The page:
It hasn't been an issue for me, but one thing to note for the Titan-curious rider is that there is only so much room for seat post insertion and the seat tube lengths are fairly long compared to where other companies have gone with their sizing. This is going to limit dropper post lengths for some riders, especially if they are wanting to run 200mm+ dropper posts.
I have the travel adjustable PNW Rainier IR set at 160mm travel using flat pedals and that gives me just a bit of wiggle room to adjust my saddle lower if needed. If I wanted to go longer travel then a OneUp dropper post would let me run 170mm for certain and maybe even 180mm thanks to the different actuator dimensions.
Born To Mullet?
I just need to track down a 27" wheel and I'll happily be trying the mixed-wheel program with this Titan. The Banshee has two features going for it when it comes to its mullet-ability. First, the high setting on the dropouts is born to compensate for a smaller hoop - where riders will otherwise use the low - and there's also the steep seat angle that will still be in the steep category even with a smaller back wheel.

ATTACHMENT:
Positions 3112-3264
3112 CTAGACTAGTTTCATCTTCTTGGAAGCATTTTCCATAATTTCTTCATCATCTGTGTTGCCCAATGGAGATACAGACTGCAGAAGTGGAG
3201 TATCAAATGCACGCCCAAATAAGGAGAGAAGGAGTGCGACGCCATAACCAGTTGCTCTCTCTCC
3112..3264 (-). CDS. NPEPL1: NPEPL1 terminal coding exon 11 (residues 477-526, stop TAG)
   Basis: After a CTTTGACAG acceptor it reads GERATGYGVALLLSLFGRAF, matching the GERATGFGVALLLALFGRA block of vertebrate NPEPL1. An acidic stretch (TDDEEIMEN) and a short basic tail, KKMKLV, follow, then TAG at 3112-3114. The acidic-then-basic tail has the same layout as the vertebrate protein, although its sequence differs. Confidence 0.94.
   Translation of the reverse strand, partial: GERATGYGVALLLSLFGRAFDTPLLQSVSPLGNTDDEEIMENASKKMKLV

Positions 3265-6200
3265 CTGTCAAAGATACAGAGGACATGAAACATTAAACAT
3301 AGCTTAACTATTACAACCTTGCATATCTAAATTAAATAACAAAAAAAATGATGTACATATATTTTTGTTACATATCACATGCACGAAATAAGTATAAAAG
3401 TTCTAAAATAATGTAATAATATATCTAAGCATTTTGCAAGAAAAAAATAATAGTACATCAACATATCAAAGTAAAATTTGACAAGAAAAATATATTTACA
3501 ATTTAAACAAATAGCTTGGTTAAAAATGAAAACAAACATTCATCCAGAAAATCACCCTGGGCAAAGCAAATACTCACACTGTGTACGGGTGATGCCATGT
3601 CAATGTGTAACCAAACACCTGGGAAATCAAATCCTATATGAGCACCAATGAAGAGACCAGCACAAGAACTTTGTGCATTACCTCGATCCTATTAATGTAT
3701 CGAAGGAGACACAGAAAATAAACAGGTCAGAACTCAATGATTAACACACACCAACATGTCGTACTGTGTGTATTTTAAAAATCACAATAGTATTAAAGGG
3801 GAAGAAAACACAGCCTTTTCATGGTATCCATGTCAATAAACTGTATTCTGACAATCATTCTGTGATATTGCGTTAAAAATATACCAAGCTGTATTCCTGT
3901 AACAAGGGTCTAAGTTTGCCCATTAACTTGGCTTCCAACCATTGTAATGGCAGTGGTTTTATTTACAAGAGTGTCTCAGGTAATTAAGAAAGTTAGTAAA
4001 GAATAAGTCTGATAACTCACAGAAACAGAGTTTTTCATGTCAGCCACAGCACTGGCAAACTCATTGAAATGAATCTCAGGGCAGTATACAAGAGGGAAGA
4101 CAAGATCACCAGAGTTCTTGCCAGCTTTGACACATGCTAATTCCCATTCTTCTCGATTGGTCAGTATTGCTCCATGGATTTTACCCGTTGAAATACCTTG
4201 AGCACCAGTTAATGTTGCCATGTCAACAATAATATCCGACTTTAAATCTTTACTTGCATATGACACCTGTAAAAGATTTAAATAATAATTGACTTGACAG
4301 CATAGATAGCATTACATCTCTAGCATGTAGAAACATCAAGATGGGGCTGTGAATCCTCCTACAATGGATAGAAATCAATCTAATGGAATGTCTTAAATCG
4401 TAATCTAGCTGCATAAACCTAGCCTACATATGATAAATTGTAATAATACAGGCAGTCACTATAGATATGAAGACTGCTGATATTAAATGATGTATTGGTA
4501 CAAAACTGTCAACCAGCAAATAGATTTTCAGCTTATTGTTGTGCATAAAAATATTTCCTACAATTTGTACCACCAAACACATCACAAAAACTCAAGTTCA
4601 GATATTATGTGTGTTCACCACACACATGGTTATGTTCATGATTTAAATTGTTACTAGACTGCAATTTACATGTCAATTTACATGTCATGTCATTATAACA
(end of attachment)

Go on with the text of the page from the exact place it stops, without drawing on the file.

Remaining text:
I'm looking forward to slacking out my climbing position and the excellent suspension characteristics of the Titan should keep me from missing the bigger hoop during technical climbs or on descents. My past mullet experiences have resulted in frustration when the rear wheel fought to roll over square roots and rock hits.
I've been mullet curious - if not #HotForMullet - for a long time now but my hardtail experiences were only okay and the full suspension bikes I've played with were 27" bikes with a longer fork and bigger 29" front wheel added. In the case of the full suspension bikes, this made for a non-optimized climbing position but I think that may come down to the fact the seat tube angles weren't that slack to begin with.